Francis Kaikumba, head of the AHPN AHPN chief Francis Kaikumba fears African communities will be adversely affected

"But commissioners have stated it will only be used under certain circumstances.

"That's entirely down to cost pressures. It would be easier to get outside London," he said.

The specialist added: "The prescription messages stop putting patient choice at the centre of care in London."

"This could potentially damage doctor-patient relationships."

LSCG said: "All standard of care drugs licensed in the UK are available for use by HIV doctors."

Dr Mike Youle, an HIV consultant at north London's Royal Free Hospital, told the BBC about potential ethical and medical implications of switching patients' prescription.

"When you're talking about someone who has been stable on a drug for five years, I see no medical reason to change their prescription," he said.

"There's an ethical issue about switching people."

But Prof Brian Gazzard, chairman of the drug purchasing group which advised the consortium, said: "All the doctor needs to do is note the reason the patient doesn't want to switch."

Meanwhile, African Health Policy Network chief Francis Kaikumba said: "Vulnerable African communities will be adversely affected as studies have shown African people are far less likely to question their health advisors."

Ms Foreman said: "Clinicians and commissioners have been clear that any targeting would be unacceptable."

Side effects

Addressing the medical implications, Dr Youle said: "Every time you change medication with HIV, you run two risks."

"One is having a side-effect. Something might go wrong.

"The second is you might fail on the next drug. The virus might be resistant and you may put your health at risk."

Prof Gazzard said: "Switching can involve side effects. If it does the patient will be told 'we'll switch you back'."

Pills Switching HIV drugs can involve side effects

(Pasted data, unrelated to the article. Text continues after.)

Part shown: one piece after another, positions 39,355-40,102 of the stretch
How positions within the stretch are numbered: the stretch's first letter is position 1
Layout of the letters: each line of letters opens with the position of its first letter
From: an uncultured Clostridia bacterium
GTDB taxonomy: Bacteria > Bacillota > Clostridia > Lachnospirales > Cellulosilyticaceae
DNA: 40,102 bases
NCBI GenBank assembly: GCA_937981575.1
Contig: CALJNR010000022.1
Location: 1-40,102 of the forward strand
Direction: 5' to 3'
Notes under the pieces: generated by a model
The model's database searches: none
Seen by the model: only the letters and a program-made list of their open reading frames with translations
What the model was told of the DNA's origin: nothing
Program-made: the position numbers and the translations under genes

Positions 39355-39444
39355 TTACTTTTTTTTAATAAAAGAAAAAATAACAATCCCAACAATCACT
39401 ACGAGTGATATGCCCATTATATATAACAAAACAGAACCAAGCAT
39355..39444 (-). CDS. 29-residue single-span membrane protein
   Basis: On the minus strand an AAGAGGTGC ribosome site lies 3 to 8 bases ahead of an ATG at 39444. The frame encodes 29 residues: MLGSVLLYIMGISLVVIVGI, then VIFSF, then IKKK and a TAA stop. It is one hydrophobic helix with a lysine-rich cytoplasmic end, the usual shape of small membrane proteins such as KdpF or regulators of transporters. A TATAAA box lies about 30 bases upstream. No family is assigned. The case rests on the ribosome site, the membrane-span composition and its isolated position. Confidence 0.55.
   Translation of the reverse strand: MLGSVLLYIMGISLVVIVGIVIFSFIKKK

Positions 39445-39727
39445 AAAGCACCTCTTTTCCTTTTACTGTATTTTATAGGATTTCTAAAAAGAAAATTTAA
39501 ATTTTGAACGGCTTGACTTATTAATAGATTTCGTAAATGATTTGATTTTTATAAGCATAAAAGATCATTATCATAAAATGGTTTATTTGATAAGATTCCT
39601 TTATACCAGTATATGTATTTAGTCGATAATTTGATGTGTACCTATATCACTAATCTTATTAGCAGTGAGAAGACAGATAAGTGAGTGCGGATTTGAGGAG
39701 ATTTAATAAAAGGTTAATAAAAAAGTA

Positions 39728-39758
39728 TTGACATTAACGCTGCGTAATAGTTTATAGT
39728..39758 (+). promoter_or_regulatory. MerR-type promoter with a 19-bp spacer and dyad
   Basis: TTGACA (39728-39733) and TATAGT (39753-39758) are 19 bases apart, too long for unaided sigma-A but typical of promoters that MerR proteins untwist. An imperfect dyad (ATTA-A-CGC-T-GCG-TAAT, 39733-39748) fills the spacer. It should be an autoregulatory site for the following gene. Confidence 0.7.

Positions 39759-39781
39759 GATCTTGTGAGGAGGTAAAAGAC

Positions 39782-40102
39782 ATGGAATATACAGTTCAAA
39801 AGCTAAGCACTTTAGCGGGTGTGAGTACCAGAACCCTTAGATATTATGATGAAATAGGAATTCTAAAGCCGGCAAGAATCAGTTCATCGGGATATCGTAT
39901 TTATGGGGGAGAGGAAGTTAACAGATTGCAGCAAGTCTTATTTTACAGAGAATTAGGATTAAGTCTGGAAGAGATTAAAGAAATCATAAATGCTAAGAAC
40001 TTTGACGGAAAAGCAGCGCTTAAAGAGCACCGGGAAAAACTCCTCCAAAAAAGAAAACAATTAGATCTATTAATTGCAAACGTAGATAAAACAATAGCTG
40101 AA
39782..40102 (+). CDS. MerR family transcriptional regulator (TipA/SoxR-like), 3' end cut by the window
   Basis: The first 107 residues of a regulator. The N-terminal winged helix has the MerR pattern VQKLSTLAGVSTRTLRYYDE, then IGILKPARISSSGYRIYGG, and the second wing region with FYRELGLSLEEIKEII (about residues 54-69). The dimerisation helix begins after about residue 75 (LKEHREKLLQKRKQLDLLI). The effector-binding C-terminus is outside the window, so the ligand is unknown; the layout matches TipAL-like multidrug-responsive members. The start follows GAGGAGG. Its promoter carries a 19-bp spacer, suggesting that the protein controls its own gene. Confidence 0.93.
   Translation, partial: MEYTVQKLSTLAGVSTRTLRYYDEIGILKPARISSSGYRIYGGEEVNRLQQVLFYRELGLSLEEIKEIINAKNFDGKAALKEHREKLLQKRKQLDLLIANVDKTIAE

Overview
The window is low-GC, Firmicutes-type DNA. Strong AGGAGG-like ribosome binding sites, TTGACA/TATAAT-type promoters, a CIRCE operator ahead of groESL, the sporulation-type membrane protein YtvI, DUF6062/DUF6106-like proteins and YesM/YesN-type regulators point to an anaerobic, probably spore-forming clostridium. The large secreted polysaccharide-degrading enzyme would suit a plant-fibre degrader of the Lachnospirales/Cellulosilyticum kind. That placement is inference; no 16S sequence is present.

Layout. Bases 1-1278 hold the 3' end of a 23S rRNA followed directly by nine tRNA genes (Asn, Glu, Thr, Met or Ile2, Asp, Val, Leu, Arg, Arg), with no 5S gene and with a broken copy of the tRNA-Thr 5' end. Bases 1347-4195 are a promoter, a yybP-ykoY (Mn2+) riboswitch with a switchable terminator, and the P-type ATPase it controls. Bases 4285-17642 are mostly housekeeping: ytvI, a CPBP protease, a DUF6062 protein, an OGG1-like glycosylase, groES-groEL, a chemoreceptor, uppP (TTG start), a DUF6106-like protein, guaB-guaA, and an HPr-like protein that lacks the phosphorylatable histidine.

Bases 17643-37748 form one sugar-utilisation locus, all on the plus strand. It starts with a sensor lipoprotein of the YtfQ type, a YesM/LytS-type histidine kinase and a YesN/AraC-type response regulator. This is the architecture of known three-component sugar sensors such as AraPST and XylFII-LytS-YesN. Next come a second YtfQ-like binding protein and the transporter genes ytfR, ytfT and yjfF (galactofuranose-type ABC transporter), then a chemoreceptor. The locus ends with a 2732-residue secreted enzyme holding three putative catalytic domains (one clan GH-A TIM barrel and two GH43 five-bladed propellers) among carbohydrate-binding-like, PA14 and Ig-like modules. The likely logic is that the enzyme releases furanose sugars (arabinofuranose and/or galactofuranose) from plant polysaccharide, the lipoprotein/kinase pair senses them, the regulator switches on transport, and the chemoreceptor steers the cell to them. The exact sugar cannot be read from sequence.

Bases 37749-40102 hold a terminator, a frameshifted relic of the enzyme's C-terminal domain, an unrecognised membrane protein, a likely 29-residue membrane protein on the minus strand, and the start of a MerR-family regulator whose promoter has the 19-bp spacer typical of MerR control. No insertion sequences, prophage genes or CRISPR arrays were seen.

Dr Yusef Azad, from the National Aids Trust, highlighted emotional pressures patients might come under saying: "With HIV, daily adherence is vital. Concerns about their medication might undermine a patient's willingness to adhere to treatment."

Prof Gazzard said: "If stress is being introduced into that system it's a problem between the doctor and patient, not the London Consortium."

Meanwhile, Dr Youle asked: "What happens when the next tender goes out and a different drug becomes the cheapest?"

"You then have to say the drug you were originally on is cheaper and we're going to move you back."

Prof Gazzard said: "There will be a balance between the saving and the difficulties of switching people every two years."

Some HIV support groups have said the deals between the LSCG and pharmaceutical companies were rushed through.

Robert Fieldhouse, editor of Baseline, a magazine for people living with HIV, said: "The consultation took place behind closed doors with the wider HIV community in the dark."

But Ms Foreman said: "Commercially confidential processes mean specific prices of companies cannot be shared."

Dr Asad said a wider debate should have been had before procurement.

"It would have been better to have a more open discussion earlier - asking 'is it ok to switch stable patients simply on the basis of cost?'," he said.

Meanwhile, with the government's Health and Social Care Bill proposing to shake-up the way the NHS in England works, London's HIV drugs procurement will be closely scrutinised to see how money savings could be implemented on a wider scale.